New cases hit record high of over 380,000; COVID-19 death toll tops 10,000

SEOUL, South Korea's daily coronavirus cases hit another record high of over 380,000 on Saturday amid the omicron surge, with the death toll surpassing 10,000.

The country reported 383,665 new COVID-19 infections, including 383,590 local cases, raising the total caseload to 6,206,277, according to the Korea Disease Control and Prevention Agency (KDCA).

It marks the largest-ever daily count, surpassing the previous daily high of 342,446 cases tallied Wednesday.

Total cases also reached 6 million Saturday, rising from 5 million in only three days.

The more transmissible omicron variant-fueled surge in infections has led to more COVID-19 deaths, and severe and critical virus cases.

The country confirmed 269 more COVID-19 deaths, breaking the previous record of 229 set Friday. The accumulated deaths came to 10,144, and the fatality rate was 0.16 percent.

Severe and critical virus cases came to 1,066, down 50 from the previous day. The tally's record high was 1,151 cases on Dec. 29.

As of 6 p.m. Saturday, the country had reported 296,065 more cases, down 2,601 from the same time the previous day, according to health authorities and provincial governments. Daily cases are counted until midnight and announced the following morning.

The health authorities earlier said the country is expected to experience the peak of the pandemic in the coming week.

The government is also planning to revise the current treatment system for COVID-19 patients to better use scarce medical resources.

Starting next week, virus patients hospitalized with minor symptoms will be able to receive treatment at general hospital wards.

Results from rapid antigen tests conducted by medical institutions also will be accepted in officially confirming COVID-19 infections.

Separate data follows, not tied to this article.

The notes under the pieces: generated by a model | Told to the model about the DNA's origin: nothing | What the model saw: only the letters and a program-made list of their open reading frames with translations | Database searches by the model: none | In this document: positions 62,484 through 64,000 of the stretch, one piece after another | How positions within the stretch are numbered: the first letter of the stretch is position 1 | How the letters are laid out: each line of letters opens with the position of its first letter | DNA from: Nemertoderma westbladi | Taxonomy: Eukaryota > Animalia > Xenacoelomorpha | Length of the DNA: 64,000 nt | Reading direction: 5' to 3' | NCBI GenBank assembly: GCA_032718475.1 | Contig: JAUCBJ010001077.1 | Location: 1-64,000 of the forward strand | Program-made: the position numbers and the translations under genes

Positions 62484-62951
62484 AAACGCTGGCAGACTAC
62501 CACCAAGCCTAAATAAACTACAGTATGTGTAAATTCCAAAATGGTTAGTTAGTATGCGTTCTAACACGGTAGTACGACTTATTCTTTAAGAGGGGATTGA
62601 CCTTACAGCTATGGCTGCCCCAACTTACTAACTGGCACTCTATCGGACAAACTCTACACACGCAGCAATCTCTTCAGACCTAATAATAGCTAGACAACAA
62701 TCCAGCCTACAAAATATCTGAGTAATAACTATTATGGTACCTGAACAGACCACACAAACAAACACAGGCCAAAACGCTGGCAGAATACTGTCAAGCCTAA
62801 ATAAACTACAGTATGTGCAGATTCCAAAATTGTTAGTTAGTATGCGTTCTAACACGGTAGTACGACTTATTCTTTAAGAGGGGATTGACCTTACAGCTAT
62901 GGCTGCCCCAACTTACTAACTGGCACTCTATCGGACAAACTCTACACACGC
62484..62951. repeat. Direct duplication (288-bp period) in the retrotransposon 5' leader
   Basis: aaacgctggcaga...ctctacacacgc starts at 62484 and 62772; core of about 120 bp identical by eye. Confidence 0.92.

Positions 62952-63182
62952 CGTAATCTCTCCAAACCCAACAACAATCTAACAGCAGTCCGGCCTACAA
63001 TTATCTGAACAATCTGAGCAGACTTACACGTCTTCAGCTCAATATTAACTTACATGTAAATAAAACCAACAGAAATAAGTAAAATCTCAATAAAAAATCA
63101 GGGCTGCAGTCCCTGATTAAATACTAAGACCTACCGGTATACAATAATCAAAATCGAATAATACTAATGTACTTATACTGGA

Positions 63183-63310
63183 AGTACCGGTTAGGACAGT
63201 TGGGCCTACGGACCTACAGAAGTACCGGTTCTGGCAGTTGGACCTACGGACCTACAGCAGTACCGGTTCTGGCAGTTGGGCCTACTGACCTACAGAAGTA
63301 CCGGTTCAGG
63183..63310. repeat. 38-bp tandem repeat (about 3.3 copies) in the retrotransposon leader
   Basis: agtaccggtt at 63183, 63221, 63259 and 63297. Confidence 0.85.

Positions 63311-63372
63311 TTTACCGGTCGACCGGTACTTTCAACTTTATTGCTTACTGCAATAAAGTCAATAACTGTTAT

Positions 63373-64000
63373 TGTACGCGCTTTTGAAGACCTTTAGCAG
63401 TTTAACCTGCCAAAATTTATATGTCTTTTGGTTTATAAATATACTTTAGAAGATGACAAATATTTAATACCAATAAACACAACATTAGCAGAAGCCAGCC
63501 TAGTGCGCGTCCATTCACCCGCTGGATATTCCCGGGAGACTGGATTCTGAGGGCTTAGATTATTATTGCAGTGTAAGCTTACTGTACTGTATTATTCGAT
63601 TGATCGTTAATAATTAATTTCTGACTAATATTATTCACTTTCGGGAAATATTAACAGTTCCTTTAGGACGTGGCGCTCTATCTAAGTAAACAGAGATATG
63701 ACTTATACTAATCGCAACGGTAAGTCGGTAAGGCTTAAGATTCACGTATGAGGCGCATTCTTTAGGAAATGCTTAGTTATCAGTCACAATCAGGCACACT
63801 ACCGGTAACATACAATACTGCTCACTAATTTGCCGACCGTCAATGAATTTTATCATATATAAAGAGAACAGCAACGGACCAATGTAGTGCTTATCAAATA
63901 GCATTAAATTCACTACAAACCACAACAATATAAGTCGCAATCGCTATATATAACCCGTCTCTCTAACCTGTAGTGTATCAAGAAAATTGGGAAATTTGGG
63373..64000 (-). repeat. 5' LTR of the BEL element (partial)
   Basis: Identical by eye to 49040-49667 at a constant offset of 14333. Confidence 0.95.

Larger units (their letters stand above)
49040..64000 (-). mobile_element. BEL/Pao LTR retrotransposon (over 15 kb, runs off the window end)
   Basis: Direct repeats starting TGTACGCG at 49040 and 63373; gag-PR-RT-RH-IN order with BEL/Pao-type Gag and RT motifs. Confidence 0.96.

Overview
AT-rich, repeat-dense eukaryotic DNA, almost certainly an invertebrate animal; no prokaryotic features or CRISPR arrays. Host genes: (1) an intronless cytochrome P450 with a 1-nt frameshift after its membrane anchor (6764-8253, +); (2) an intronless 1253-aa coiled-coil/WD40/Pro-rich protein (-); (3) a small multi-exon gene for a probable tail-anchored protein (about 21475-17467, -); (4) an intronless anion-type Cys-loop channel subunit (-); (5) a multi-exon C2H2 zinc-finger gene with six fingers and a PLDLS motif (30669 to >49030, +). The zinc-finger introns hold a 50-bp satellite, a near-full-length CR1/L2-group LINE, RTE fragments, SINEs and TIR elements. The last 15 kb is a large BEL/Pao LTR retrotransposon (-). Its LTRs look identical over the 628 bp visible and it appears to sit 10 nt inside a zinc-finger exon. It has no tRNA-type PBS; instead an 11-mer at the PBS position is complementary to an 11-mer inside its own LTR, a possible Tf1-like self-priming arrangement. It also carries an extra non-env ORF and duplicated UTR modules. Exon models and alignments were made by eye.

Also starting March 21, fully vaccinated South Koreans and foreign visitors from overseas do not need to self-quarantine, except for those from Pakistan, Uzbekistan, Ukraine and Myanmar.

Currently all people who enter South Korea should self-quarantine for seven days regardless of their vaccine status.

Beginning in April, foreign visitors and South Koreans who return home from overseas trips will be allowed to take public transportation from the airport to their destinations. Currently, only private cars and "quarantine taxis" are permitted as a means of transportation.

Those measures are part of the Seoul government's move to relax its antivirus regulations and deal with the unrelenting omicron surge.

It has shifted its focus to preventing deaths and using medical resources to treat more serious cases by ramping up the use of rapid antigen self-test kits and at-home treatment, scrapping its rigorous contact tracing program.

The government eased social distancing curbs, such as nighttime curfews, last week to help struggling small businesses. Cafes and restaurants, among others, are now allowed to stay open until 11 p.m.

Of the locally transmitted cases reported Saturday, Seoul reported 80,437 new cases. The surrounding Gyeonggi Province and the western city of Incheon added 107,943 and 23,738 new infections, respectively. Cases from overseas went up 76 to 30,206.

As of midnight, 32.06 million people, or 62.5 percent of the country's 52 million population, had received booster shots. The number of fully vaccinated people came to 44.4 million, accounting for 86.5 percent.

COVID-19 patients who were under at-home treatment rose 342,199 to 1.43 million, according to the KDCA.

Source: Yonhap News Agency

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